Are Physical Limits in Our Heads? Interview with Alex Hutchinson
We’ve long known the biggest barriers in running are those we create in our own heads, but according to Alex Hutchinson and the latest research, there are ways we can bypass these barriers to push farther and faster.
A National Magazine Award-winning journalist, Alex’s work revolves mostly around the science of endurance, and there’s a pretty good chance you’ve read some of his stuff. He contributes to Runner’s World, the New York Times, the New Yorker, and he also has his own column in Outside Magazine called Sweat Science.
In this episode, Alex will share with us a little about his upcoming book, ENDURE: Mind, Body, and the Curiously Elastic Limits of Human Performance.
In the book, Alex explores the controversial new science of endurance that suggests our brains are just as responsible as our bodies for the physical obstacles we encounter in running.
In other words, most of the limits we experience are illusionary, and, with some groundbreaking techniques Alex will share with us today, we can actually push through these imaginary limits to unearth our true physical capabilities.
P.S. Alex has also been generous enough to offer one lucky winner a signed copy of Endure, so if you’re interested, you can enter at runnersconnect.net/giveaway. The contest will end Wednesday, January 31, 2018 at 12pm EST so be sure to get your name in fast!
Questions Alex is asked:
3:51 How and when did you first start running?
5:30 How did you transition from competitive running to writing about the sport?
8:11 What is your favorite topic to write about?
10:25 How did you manage to shave so much time off your PR in the 1500 your Junior year?
14:39 What can you tell us about some of the studies that show how our performance is limited by our brains?
20:43 Regarding the Psychobiological Model and the Human Machine Approach, what are they and which do you subscribe more to?
30:02 What is your experience with endurance expansion methods, including Electric Brain Stimulations?
34:51 Are the Halo Neuroscience headphones comfortable and do they play music? How do you use them?
36:02 Were you skeptical regarding Nike’s “Breaking 2” event and what are your thoughts on it now?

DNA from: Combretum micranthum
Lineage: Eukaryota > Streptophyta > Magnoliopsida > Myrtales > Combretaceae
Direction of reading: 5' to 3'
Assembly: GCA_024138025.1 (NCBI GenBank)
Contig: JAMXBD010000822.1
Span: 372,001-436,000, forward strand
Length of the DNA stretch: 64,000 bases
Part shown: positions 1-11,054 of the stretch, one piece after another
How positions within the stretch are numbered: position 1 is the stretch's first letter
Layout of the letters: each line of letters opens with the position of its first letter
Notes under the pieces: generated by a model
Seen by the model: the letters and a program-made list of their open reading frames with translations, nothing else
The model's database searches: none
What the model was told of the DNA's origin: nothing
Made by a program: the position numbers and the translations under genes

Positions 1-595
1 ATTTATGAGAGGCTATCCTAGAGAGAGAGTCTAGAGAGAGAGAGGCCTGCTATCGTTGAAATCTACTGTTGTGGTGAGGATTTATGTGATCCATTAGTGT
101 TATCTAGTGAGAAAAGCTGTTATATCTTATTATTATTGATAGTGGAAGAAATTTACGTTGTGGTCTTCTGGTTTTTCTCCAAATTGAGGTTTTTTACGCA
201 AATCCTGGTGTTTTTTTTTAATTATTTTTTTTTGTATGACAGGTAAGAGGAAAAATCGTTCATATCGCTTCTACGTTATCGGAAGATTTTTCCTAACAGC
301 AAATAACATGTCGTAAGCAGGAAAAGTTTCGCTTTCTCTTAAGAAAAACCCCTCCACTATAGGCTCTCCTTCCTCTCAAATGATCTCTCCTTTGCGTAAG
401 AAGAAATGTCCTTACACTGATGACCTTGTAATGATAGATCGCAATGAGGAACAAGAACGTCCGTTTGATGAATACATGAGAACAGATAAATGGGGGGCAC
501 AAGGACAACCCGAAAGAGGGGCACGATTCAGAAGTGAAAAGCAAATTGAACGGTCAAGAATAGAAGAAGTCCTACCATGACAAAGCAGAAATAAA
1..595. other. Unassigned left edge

42:01 In your book, Endure, you talk about the ways different athletes exceeded their limits; what athlete’s example was your favorite and why?
46:25 What techniques can listeners employ to expand their limits, either during or before a race?
50:27 What is on tap next for you once your book is released?
Quotes by Alex:
“Because I had a science background, the science of endurance sports is the area that I’ve focused on.”
“In my own competitive career I had these instances and situations where it was clear that the relationship between my training and my racing was not linear. There were times when my brain was really pushing me forward and times when my brain was really holding me back.”
“There’s something really fundamental about the way we perceive effort and the way we spread our effort out over a race that when you know you’re able to stop, you’re able to access some reserves that you weren’t previously able to.”
“There’s a real, measurable physiological contribution that the brain makes to determining how hard you or fast you can go.”
“I don’t think I know, or anybody knows, what the full truth is or exactly how everything works, but we have a lot of interesting research that points in some intriguing directions.”
“If you’re panting or is your legs are feeling heavy, that doesn’t mean your going to die of lack of oxygen or that your legs are going to fall off, it just means that you’re going at a pace that you’re not going to be able to sustain indefinitely.”
“Learn some skills on controlling self-talk and eliminating negative self-talk and replacing it with motivational self-talk.”
Take a Listen on Your Next Run
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